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The Words Of Watergate
AN ANNIVERSARY LOOK BACK AT THE BIGGEST PRESIDENTIAL SCANDAL EVER, THROUGH THE CHANGES IT WROUGHT IN THE LANGUAGE
October 1997 | Volume 48, Issue 6
The “cancer” was growing because more people had to perjure themselves as the Watergate investigation widened and because of the demands of E. Howard Hunt for hush money (or “humanitarian relief”). By March 1973 the Watergate burglars had extracted more than two hundred thousand dollars from the Nixon campaign organization for bail money, living expenses, and lawyers’ fees. The payments had helped maintain the fabric of the cover-up. Despite sharp questioning by Judge Sirica, who clearly didn’t believe that the men were acting on their own, the trial of the Watergate burglars had ended on January 30 without implicating any higher-ups. (Liddy and McCord were convicted; Hunt and the four Miamians pleaded guilty.)
Now Hunt was demanding another $122,000 for personal expenses and legal bills. Unless he got it, Dean told the President, Hunt threatened to “bring John Ehrlichman down to his knees and put him in jail” by exposing all the “seamy things” he had done for Ehrlichman. Dean could see no end to the extortion. He told Nixon that the cost of keeping Hunt and the others quiet might amount to a million dollars over the next two years—and that he didn’t know where to get the money. But the President assured him: “You could get a million dollars. And you could get it in cash. I, I know where it could be gotten. … It’s not easy, but it could be done.” Nixon went on to say that “the Hunt problem … ought to be handled” in order “to buy time.” That same evening, Mitchell’s chief assistant on the re-election committee, Frederick C. LaRue, arranged to have $75,000 delivered to Hunt’s lawyer.
Dean asked what Ehrlichman meant by “deep-six.” Ehrlichman said: “You drive across the river at night, don’t you? … just toss the briefcase into the river.”
Except for Nixon, everyone just named went to jail.
To obstruct justice .
The softer language was important psychologically to the conspirators. As John Dean explained in a 1975 New York Times article: “If Bob Haldeman or John Ehrlichman or even Richard Nixon had said to me, ‘John, I want you to do a little crime for me. I want you to obstruct justice,’ I would have told him he was crazy. … No one thought about the Watergate cover-up in those terms—at first, anyway. Rather it was ‘containing’ Watergate.… No one was motivated to get involved in a criminal conspiracy to obstruct justice—but under the law that is what occurred.”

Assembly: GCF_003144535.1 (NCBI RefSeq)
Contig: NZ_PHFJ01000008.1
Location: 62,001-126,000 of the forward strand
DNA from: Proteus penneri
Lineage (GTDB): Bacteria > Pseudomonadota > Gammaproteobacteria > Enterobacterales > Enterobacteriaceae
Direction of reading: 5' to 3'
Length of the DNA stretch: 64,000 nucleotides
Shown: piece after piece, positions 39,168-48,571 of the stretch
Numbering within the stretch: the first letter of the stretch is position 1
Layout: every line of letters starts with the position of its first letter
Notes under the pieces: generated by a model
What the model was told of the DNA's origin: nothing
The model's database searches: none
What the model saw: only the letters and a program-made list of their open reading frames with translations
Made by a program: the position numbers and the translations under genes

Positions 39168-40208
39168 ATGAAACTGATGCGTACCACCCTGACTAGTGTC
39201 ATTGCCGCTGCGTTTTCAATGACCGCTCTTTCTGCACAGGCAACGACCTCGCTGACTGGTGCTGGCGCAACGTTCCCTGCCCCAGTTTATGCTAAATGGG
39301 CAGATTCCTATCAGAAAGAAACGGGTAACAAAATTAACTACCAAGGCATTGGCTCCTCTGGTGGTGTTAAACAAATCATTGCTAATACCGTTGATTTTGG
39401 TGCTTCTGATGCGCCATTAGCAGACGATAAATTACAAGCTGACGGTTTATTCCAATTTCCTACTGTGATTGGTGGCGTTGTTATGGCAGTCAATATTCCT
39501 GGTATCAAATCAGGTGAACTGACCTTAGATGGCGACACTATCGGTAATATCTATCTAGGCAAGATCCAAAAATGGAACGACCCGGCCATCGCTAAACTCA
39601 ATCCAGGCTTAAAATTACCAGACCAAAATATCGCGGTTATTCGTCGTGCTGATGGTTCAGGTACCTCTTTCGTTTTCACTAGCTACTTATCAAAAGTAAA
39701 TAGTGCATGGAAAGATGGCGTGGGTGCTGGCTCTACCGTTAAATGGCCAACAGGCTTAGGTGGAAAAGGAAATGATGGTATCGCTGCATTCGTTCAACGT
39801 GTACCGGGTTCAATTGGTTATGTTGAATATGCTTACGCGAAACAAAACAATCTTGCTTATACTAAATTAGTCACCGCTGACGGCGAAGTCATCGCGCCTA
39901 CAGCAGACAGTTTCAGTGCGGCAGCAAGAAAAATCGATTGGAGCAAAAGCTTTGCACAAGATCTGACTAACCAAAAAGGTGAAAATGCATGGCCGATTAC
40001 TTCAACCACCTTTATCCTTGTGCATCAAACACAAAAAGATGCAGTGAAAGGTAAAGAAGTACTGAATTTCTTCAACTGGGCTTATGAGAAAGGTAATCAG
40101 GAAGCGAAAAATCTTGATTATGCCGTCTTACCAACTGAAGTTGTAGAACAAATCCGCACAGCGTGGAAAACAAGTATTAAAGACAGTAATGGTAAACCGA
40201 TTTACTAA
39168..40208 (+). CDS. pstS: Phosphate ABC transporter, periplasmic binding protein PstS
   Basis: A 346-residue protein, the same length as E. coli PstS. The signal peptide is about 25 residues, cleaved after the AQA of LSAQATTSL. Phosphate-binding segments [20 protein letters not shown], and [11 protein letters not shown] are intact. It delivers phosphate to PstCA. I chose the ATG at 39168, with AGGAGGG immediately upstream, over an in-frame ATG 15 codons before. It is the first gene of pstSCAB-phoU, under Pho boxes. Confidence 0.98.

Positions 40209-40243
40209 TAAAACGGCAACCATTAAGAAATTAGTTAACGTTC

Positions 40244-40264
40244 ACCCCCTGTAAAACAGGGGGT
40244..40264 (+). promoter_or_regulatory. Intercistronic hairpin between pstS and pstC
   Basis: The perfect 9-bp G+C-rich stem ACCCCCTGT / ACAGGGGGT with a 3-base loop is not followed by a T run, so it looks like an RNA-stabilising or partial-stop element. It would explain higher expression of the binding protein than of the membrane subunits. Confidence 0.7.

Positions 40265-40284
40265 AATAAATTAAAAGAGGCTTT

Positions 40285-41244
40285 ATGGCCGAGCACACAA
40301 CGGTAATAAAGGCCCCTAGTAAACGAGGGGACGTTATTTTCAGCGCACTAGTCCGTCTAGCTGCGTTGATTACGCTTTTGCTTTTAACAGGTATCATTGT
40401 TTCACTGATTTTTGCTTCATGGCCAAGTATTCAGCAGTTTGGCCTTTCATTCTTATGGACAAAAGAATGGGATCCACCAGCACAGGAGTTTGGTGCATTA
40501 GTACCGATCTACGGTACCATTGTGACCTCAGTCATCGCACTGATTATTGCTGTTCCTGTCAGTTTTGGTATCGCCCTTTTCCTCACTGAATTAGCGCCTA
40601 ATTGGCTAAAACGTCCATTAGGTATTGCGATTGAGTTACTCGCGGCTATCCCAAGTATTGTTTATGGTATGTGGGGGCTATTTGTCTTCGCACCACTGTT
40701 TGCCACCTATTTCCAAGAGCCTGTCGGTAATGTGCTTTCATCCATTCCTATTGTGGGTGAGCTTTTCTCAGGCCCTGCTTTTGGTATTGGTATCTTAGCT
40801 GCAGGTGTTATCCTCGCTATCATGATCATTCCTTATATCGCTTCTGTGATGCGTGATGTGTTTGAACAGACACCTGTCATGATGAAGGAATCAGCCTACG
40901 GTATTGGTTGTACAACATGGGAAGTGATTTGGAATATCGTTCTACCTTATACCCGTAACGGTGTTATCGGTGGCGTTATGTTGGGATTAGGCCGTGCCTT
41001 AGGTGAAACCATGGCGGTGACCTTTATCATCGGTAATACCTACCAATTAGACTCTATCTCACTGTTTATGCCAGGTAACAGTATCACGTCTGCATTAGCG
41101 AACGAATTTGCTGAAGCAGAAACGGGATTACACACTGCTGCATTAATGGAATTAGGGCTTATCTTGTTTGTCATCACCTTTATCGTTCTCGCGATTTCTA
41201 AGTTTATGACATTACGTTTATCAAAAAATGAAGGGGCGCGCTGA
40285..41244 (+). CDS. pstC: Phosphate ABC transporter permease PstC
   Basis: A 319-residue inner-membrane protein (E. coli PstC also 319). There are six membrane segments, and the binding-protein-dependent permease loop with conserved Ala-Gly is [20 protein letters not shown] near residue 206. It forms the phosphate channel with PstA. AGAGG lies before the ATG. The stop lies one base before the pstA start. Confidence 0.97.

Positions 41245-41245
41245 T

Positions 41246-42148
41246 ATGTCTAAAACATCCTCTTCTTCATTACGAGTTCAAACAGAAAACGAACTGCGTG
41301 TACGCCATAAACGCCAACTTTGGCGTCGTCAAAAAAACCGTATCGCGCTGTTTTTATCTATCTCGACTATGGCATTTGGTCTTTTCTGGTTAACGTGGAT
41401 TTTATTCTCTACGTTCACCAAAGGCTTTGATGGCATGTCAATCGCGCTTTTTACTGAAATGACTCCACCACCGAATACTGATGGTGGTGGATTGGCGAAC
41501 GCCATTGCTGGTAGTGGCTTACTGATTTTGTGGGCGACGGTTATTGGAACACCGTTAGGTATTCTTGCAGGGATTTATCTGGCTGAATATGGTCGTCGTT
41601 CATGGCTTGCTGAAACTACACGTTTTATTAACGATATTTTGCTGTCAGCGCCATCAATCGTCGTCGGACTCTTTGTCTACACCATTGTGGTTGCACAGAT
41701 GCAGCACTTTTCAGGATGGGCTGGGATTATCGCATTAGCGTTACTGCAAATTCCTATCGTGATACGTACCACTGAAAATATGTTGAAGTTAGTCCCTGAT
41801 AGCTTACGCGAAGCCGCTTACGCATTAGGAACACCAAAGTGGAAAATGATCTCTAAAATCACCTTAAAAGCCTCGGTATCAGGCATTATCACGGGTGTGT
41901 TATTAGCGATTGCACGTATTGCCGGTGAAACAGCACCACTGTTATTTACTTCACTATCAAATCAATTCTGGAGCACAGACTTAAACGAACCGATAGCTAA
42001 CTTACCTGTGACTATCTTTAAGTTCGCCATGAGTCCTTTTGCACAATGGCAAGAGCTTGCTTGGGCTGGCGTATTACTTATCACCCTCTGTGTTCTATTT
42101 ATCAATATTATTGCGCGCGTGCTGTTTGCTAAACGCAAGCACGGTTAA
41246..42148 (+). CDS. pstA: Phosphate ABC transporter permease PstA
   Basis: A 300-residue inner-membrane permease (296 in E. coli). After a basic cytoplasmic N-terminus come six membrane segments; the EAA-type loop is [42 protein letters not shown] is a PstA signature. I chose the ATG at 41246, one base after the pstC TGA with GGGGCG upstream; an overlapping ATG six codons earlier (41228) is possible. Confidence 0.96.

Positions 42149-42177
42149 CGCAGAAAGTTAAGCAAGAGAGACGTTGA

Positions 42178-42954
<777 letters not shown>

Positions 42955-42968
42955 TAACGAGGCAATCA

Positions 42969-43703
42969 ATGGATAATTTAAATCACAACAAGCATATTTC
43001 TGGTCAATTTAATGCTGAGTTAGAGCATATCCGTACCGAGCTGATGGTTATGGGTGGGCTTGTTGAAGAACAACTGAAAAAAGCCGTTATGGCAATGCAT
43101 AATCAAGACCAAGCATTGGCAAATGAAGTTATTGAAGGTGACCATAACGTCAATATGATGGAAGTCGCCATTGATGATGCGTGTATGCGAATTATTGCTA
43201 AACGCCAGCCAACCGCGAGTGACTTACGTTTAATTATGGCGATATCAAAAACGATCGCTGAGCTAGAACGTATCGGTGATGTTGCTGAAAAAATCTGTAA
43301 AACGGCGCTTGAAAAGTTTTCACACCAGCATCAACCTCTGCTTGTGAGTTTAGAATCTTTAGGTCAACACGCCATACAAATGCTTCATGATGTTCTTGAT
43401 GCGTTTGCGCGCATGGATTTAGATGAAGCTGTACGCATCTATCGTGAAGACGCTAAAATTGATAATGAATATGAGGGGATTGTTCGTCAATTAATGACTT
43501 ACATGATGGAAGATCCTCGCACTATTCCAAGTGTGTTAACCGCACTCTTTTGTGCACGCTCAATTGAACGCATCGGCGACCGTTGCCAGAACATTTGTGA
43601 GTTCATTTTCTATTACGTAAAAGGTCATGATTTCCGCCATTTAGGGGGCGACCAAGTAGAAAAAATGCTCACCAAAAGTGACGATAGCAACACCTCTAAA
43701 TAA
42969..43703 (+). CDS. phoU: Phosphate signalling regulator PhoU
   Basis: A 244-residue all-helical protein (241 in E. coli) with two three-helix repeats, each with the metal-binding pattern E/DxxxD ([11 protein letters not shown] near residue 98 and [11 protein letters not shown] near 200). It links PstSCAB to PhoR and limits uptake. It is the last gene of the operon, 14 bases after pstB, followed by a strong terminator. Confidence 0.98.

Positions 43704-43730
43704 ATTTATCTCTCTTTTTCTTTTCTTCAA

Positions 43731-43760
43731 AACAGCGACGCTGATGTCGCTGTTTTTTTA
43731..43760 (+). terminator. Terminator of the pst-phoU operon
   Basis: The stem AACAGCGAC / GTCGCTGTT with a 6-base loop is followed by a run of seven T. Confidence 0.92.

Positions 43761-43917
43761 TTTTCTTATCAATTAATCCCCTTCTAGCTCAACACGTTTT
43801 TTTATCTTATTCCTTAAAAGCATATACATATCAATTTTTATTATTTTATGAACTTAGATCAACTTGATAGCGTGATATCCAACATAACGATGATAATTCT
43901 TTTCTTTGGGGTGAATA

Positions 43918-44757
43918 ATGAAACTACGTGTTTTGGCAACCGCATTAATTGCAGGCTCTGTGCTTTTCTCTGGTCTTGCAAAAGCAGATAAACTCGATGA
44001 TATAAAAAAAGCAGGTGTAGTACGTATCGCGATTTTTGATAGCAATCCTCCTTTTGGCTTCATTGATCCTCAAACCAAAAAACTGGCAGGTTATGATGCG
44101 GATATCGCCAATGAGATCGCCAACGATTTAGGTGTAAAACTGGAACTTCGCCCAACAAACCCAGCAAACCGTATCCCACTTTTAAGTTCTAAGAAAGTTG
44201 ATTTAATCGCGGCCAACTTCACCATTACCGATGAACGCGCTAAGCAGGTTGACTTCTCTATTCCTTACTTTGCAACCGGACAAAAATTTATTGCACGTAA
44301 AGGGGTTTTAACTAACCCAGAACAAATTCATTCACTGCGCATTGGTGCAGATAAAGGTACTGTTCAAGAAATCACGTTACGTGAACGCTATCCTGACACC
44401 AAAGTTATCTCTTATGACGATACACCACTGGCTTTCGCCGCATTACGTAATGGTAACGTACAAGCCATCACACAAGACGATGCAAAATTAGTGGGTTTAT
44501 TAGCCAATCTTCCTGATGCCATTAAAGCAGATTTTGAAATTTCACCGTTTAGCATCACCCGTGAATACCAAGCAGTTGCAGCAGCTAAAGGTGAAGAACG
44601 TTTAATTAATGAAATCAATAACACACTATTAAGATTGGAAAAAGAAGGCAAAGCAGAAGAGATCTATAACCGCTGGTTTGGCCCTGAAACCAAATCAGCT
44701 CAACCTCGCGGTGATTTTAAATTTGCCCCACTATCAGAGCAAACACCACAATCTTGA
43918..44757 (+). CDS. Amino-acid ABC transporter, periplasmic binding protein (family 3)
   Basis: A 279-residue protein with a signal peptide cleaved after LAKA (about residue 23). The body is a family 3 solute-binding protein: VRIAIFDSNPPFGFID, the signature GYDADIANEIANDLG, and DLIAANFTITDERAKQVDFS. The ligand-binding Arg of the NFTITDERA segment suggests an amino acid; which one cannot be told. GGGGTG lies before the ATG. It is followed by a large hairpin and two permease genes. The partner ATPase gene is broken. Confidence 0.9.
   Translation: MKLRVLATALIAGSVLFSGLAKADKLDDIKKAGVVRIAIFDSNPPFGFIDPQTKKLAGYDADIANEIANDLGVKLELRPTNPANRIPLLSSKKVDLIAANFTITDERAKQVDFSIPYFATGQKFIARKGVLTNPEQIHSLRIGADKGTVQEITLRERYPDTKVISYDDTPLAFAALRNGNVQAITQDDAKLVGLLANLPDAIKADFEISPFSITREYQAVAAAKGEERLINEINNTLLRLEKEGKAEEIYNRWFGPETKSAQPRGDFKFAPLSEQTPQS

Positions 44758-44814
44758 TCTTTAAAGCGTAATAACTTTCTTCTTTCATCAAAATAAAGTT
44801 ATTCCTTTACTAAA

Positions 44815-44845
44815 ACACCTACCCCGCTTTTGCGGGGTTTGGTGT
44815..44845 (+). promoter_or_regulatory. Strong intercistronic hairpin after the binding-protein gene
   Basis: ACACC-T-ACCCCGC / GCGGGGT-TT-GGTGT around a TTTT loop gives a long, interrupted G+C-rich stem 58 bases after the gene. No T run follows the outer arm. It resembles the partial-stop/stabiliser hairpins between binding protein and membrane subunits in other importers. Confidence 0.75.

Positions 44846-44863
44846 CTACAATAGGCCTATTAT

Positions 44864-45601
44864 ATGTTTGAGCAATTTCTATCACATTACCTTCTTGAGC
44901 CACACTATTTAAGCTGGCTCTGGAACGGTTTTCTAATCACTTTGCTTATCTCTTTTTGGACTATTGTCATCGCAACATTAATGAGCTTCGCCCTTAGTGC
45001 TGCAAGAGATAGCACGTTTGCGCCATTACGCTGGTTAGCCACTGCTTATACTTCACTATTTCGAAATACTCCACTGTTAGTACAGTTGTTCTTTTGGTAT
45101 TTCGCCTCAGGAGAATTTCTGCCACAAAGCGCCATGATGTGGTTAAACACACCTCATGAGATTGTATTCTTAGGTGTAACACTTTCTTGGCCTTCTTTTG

The preferred pronunciation of CREP, acronym for Committee to Re-Elect the President .
The variant was popularized before the 1972 election—and well before the committee’s creepier activities were revealed to the world. Credit for it belongs not to a Democrat, as one might be forgiven for suspecting, but to Sen. Robert Dole, chairman of the Republican National Committee. He disliked the way the young know-it-alls on the re-election committee were ignoring the established party apparatus.
To destroy evidence, specifically by tossing it into a body of water .
After E. Howard Hunt’s name was connected to the Watergate break-in, the safe in his office in the White House basement was drilled open and its contents turned over to John Dean. The safe contained, among other things, a revolver; bugging equipment; a psychological profile of Dr. Daniel J. Ellsberg, leaker of the Pentagon Papers ; a State Department cable that had been faked to make it appear that President John F. Kennedy had ordered the murder of President Ngo Dinh Diem of South Vietnam; and a dossier on Sen. Edward M. Kennedy. Dean asked the President’s chief domestic affairs adviser, John Ehrlichman, what he should do with these “sensitive materials.” Ehrlichman, according to Dean’s testimony to the Senate Watergate committee, suggested that he shred the documents and “deep-six” the attaché case containing the electronic gear.
Dean continued: “I asked him what he meant by ‘deep-six.’ He leaned back in his chair and said: ‘You drive across the [Potomac] river at night, don’t you? Well, when you cross over the river on your way home, just toss the briefcase into the river.’”
But Dean had qualms about destroying evidence. Instead he put the documents in a sealed envelope and gave it to Gray, acting director of the FBI. This way, if asked, he could say honestly that he had turned the evidence over to the FBI. At the same time, he counted on Gray to be a good soldier and not let the material become public. Gray did not disappoint. He took the files home and burned them at the end of 1972 with trash left over from Christmas.
Deep-six is old naval slang for a watery grave or for the act of jettisoning something from a ship.
An anonymous source; specifically, the highly placed governmental individual who provided information that helped Bob Woodward and Carl Bernstein of the Washington Post unravel key strands of the Watergate scandal .